Monday, 11 July 2011

Shadow of the Past written by Simon Guerrier and directed by Lisa Bowerman

What’s it about: There's a secret locked up in UNIT's Vault 75-73/Whitehall. Dr Elizabeth Shaw is the only one left who knows what that secret is. Returning to UNIT for the first time in decades, she slowly unravels the past. The vault contains the remains of a spaceship that crashed in the Pennines in the seventies. For the young Liz Shaw, the priority is to ensure the thing's safe. But the Doctor is more concerned about the alien pilot. And the chance this ship offers for escape. Can he resist the temptation, or will the Doctor turn on his friends?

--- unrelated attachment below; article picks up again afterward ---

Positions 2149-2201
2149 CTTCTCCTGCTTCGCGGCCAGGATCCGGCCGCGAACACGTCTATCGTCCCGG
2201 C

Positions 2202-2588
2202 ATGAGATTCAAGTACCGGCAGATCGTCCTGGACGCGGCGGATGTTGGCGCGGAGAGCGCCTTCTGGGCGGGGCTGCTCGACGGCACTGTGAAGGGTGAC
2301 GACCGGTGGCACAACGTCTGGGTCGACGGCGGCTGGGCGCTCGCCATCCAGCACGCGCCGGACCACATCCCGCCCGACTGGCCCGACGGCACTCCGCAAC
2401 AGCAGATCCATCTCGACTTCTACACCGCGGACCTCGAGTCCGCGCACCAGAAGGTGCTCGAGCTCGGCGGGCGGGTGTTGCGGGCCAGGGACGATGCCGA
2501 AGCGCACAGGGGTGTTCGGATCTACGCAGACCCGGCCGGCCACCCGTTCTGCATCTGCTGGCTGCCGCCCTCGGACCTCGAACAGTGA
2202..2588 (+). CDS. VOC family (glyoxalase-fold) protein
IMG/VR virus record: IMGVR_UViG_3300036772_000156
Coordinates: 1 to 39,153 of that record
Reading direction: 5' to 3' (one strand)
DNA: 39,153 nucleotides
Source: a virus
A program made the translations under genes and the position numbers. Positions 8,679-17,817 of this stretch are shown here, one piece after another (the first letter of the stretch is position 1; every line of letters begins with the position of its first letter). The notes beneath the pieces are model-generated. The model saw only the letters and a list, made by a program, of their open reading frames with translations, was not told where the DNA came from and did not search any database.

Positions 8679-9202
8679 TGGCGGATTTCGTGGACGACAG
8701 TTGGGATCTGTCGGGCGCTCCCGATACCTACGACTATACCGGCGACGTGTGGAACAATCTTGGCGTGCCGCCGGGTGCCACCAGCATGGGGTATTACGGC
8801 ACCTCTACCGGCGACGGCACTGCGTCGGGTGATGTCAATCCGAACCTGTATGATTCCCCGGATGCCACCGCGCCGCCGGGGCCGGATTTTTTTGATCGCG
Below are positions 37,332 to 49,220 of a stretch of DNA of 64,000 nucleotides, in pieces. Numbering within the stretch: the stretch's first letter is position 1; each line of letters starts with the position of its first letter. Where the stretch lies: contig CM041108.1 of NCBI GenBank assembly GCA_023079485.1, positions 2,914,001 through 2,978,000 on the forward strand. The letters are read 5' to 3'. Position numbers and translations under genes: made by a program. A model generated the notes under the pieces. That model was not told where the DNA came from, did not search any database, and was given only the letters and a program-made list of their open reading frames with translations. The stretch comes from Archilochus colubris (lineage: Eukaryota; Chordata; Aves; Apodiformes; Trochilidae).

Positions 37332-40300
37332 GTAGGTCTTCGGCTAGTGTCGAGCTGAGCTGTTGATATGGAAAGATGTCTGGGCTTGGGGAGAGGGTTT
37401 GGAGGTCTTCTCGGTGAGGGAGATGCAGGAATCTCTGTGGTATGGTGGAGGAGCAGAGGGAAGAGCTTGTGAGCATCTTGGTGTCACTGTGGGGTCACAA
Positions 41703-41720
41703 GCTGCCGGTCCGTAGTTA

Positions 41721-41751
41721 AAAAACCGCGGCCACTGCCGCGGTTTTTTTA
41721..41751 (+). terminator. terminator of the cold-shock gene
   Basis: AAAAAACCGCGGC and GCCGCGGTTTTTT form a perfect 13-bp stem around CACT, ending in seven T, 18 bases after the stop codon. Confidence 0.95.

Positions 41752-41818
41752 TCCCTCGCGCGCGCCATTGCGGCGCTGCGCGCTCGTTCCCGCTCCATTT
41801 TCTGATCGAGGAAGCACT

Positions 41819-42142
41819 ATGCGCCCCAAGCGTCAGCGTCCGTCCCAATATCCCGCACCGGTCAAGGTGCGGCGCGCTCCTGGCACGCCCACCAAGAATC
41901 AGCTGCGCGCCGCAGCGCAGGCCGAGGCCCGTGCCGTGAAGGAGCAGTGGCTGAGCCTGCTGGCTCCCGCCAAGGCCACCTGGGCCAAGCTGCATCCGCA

Intelligent Academic: This is such a responsible take on Liz Shaw it kind of puts a lot of the very good work that has been done with her character in the past to shame. For responsible do not read boring – read thoughtful, dark and adult. Liz has been called back to study the spaceship because everybody else who was there when it came down in the seventies is gone. Just a few weeks after Liz saw a plague fall on humanity she is terrified at what diseases or horrors this latest crash to Earth will bring but of course she doesn’t say anything. Liz is told that there are some half dozen Doctors these days, all completely different and all exactly the same but her Doctor was more than enough for her. She could barely keep up with the Doctor and barely make sense of all that he showed her and like an idiot she walked away. Liz genuinely thinks he could have taught them so much if only UNIT had listened. He had to save the pilot of this crashed spaceship because it could be his ticket off the Earth. When Liz says she has years of experience in preternatural research it reminded me of her future employment working for the government organisation PROBE. Liz helped to lug the console in and out of the TARDIS so many times and she still doesn’t have a clue what any of the controls really do. Proving that she isn’t just a dispassionate scientist Liz takes quite shine to Robin and finds that she can’t quite catch his eye when working with him.